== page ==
A Netscape moment for the commercial space industry?
by Michael Mealling
The commercial space industry has seen some interesting developments over the past weeks. Statements last week by members of President Obamaâ€™s human spaceflight review committee (The Augustine Commission) suggest that commercial providers may be taking a significant role in how NASA accesses low Earth orbit and how missions beyond low Earth orbit use orbiting â€œgas stationsâ€. At the same time, two commercial space companies, Virgin Galactic and SpaceX, have received significant investments from well known funds (more on that below), suggesting that capital markets see a fundable new industry developing.
Some of these developments are reminiscent of the Internet industry in the early 90s. Prior to 1993, the National Science Foundation ran the Internet as an exclusive tool for university and government research (commercial speech was completely banned from the Internet prior to 1991). The NSF then decided to turn over the operation of the Internet to the private sector. Just two years later, Netscapeâ€™s IPO set records for first day gains. Despite the bursting of the dot-com bubble in 2000, the Internet industry has been one of the largest economic drivers of the last 15 years.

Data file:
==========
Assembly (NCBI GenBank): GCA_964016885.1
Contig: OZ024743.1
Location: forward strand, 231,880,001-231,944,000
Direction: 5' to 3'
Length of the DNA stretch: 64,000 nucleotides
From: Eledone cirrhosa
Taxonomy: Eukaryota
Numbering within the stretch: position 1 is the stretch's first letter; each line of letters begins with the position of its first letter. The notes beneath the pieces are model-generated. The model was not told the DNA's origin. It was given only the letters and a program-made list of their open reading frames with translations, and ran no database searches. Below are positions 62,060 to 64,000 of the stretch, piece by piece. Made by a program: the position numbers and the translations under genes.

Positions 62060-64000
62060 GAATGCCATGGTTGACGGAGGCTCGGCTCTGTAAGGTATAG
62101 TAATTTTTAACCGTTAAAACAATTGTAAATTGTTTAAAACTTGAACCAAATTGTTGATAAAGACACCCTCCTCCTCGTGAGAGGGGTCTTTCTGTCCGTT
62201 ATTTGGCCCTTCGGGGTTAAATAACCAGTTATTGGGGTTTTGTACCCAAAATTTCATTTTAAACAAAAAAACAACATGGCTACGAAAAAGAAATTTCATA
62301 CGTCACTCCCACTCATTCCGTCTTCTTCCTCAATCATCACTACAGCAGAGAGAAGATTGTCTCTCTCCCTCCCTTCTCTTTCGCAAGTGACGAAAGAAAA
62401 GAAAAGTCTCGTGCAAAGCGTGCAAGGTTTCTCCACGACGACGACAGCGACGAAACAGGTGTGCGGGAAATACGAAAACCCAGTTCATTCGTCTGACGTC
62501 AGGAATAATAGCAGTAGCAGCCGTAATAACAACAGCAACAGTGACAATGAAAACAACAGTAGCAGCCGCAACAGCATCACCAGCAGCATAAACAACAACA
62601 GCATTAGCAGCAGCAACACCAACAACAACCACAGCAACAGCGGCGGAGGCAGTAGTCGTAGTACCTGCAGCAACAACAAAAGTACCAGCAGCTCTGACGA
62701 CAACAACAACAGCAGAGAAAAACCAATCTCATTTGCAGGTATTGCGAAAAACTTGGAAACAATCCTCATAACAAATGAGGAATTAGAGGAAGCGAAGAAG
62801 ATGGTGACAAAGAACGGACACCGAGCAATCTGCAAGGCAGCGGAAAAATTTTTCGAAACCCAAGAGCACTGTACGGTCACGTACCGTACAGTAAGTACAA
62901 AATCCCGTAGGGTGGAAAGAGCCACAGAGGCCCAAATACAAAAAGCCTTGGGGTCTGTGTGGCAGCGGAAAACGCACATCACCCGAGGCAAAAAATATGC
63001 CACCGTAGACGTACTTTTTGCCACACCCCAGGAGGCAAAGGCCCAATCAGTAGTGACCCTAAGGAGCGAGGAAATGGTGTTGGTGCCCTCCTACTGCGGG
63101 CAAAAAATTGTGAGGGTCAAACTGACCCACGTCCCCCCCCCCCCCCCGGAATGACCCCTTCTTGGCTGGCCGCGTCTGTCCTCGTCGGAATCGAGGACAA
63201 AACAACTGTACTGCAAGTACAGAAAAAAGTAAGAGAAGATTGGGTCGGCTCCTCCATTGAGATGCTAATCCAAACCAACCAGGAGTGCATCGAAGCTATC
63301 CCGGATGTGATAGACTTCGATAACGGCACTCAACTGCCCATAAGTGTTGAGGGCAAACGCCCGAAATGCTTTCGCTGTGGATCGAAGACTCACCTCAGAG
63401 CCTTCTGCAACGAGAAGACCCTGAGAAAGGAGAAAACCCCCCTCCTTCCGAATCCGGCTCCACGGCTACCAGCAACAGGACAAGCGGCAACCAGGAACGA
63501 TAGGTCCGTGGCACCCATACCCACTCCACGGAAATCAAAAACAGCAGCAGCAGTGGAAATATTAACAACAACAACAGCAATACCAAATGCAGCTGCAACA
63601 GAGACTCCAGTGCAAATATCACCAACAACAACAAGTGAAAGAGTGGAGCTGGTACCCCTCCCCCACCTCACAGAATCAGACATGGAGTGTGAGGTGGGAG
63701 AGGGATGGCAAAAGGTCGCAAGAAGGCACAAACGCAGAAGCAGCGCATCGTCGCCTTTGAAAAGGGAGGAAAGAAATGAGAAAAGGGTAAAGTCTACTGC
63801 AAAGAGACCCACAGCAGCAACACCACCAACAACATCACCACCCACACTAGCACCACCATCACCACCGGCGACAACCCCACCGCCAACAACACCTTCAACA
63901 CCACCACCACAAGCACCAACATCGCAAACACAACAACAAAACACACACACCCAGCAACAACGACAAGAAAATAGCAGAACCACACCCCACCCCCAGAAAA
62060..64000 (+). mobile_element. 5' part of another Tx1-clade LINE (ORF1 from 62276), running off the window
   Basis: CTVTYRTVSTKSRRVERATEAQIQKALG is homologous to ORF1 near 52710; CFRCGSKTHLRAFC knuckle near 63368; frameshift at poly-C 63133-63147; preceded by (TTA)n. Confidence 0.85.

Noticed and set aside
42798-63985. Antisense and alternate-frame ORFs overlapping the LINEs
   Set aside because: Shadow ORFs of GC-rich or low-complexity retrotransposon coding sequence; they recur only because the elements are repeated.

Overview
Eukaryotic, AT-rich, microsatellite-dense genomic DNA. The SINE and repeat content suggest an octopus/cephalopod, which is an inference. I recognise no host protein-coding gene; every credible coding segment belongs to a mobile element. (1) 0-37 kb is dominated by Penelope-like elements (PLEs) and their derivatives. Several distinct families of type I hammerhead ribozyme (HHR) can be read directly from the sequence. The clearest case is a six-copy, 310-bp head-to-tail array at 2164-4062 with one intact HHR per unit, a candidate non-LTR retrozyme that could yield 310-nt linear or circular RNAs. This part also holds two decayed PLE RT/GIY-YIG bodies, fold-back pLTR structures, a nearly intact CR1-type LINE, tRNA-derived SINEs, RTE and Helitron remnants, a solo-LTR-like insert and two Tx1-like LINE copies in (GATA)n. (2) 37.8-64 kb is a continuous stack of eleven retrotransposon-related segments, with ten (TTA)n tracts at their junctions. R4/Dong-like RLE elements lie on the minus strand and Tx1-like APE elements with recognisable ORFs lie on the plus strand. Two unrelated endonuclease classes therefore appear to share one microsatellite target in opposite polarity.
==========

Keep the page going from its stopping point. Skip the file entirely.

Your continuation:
The suggestions coming from the Augustine Commission are somewhat reminiscent of NSFâ€™s decision. By relinquishing its domination of low Earth orbit and partnering with commercial providers for beyond low Earth orbit infrastructure, NASA can better accomplish its exploration goals and foster a whole new industry. While we wonâ€™t see a space startup in every garage the way we did with Internet startups, the returns for using and developing space resources can be very interesting.
Read the full op-ed.